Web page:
Black & Brown Trans Legacies in the Collections: In Memory of Mother LaTravious Collins

By Mia Bruner, Librarian, General Research Division
June 9, 2023
Mother LaTravious Collins, founder of the Brooklyn GHOST project

In October 2022, Mother LaTravious Collins, a Black and Trans activist, poet, songwriter, and playwright, passed away. Mother Latravious founded the Brooklyn Ghost Project (the GHOST Project), a Black, trans-led non-profit focused on providing support and building power in the trans communities of color in NYC.  

This blog post offers a round-up of principal materials in our collections for unearthing legacies of New York-based transgender activists of color. 

Find more in our guide to LGBTQIA+ collections in the Manuscripts and Archives division or contact Manuscripts & Archives.

Mother LaTravious and the Brooklyn Ghost Project

The Ghost Project is a lifeline for trans and gender-nonconforming communities of color. The organization offers many forms of vital support including housing, emotional, financial, medical, mental health, and more. Their annual events, like the Trans-Giving celebration and Juneteenth Cook-Out, create space for community members to support each other while struggling with gender identity-related issues. The GHOST Project also sustains initiatives designed to collect and distribute life-giving resources like food, wigs, clothing, shoes, makeup, and personal hygiene products for free.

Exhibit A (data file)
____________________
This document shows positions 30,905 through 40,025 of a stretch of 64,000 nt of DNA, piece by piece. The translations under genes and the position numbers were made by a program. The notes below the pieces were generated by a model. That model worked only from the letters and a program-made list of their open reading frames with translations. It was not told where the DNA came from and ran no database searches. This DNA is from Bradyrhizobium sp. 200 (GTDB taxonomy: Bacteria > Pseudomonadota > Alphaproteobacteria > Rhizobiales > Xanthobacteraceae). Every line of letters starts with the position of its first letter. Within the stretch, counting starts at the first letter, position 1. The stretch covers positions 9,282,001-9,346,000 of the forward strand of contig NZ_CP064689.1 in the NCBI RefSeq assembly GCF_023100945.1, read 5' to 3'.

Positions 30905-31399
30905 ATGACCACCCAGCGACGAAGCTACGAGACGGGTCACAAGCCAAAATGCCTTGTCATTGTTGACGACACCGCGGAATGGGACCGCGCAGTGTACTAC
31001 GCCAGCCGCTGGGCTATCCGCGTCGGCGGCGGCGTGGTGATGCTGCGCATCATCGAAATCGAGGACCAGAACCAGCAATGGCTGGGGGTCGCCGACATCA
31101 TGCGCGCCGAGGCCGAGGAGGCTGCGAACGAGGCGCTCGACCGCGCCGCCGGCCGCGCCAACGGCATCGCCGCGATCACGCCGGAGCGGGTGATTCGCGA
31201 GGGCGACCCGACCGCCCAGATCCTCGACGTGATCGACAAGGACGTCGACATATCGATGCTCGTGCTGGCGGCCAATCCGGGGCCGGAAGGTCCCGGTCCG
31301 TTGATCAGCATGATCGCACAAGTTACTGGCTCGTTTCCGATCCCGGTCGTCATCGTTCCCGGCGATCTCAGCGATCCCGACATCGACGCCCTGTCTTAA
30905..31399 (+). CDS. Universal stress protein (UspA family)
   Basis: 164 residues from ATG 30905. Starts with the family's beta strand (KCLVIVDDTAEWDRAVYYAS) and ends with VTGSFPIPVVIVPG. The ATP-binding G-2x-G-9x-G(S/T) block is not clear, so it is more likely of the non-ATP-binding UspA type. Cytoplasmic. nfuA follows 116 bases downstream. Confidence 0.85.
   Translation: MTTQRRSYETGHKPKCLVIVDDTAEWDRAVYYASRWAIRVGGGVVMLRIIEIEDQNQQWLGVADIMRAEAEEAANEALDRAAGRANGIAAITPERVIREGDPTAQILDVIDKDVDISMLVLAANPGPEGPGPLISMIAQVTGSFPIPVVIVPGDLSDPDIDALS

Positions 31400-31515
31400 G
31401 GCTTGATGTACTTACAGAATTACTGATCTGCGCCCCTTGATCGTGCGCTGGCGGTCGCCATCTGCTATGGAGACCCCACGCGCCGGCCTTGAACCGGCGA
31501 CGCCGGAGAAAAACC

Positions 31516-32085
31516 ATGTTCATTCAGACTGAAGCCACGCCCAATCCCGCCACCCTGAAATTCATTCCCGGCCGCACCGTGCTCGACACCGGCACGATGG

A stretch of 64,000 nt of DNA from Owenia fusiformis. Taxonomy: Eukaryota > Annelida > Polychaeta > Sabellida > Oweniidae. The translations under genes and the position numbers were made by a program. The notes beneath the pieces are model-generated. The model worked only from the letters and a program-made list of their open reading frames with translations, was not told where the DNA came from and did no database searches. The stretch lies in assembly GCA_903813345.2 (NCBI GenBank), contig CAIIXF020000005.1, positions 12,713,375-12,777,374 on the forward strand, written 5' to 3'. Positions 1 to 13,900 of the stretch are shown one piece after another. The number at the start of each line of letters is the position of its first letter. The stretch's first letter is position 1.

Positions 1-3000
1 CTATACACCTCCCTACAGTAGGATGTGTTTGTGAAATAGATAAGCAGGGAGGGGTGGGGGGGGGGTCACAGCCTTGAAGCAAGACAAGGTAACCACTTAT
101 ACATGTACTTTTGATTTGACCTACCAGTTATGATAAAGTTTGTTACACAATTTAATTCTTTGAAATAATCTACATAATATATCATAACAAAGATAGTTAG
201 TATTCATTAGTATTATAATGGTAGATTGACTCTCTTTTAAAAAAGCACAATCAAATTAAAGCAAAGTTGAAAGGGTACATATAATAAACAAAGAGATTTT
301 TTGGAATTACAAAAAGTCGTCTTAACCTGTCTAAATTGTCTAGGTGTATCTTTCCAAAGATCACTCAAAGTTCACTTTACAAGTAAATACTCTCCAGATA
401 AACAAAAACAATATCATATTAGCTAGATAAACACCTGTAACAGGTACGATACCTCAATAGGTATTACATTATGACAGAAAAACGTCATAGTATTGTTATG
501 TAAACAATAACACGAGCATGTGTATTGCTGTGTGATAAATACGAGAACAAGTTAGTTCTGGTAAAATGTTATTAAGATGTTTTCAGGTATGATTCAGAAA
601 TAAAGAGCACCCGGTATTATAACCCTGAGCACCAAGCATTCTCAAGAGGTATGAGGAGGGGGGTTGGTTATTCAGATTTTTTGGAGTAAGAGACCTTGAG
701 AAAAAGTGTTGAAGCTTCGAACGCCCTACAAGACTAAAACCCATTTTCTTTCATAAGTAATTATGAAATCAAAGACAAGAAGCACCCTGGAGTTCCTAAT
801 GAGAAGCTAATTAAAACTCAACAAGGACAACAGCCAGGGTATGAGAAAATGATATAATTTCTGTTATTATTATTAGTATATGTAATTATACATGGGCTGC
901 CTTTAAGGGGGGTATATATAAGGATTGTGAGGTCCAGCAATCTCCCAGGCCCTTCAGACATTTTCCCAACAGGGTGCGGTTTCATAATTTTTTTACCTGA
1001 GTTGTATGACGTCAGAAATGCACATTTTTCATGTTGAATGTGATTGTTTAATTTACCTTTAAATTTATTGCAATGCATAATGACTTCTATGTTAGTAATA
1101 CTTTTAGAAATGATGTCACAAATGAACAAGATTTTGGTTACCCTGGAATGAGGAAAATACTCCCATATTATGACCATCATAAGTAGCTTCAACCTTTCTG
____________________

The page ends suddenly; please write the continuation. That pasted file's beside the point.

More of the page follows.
The work of LaTravious and the Ghost Project continues the legacy of Black and Brown trans women like Sylvia Rivera and Marsha P. Johnson—seminal community organizers who spent their lives fighting for safety, recognition, and trans liberation in New York City. These movement luminaries are legendary for the parts they played in the Stonewall Rebellion and the groundbreaking creation of Street Transvestites Action Revolutionaries (STAR), one of the first documented attempts at support work centering trans and gender-nonconforming people.

LaTravious explains: “In the spirit of Marsha’s legacy, the GHOST Project provides both support and empowerment to members of the transgender community who are struggling to overcome and survive in a world that does not celebrate us. We learned how to care for the community from Marsha, who made this road we walk on every day.”  

Still, the legacies of trans women like Marsha, Sylvia, and LaTravious are notoriously difficult to find in library and archival collections. This is due in part to trans people's enduring vulnerability to violence—making it dangerous to leave written records behind —compounded by the tendency of mainstream publishers, editors, and agents to avoid queer narratives and trans authors. As a result, even formally published, culturally significant works— like Leslie Feinberg’s Stone Butch Blues—can be transient and hard to find. It is, therefore, a triumph that The New York Public Library holds one of the most extensive collections of queer and trans activist archives in the world including personal diaries, organizational documents, multimedia, zines, newsletters, photographs, and ephemera and more; all of which have been generously contributed by renowned community-led organizations and activists.

Want to learn more?

Check out the resource guides below to take an even deeper dive into how the Library can help you unearth stories of queer resistance and communities of the past.

Contact Manuscripts and Archives or the General Research Division for personalized research support.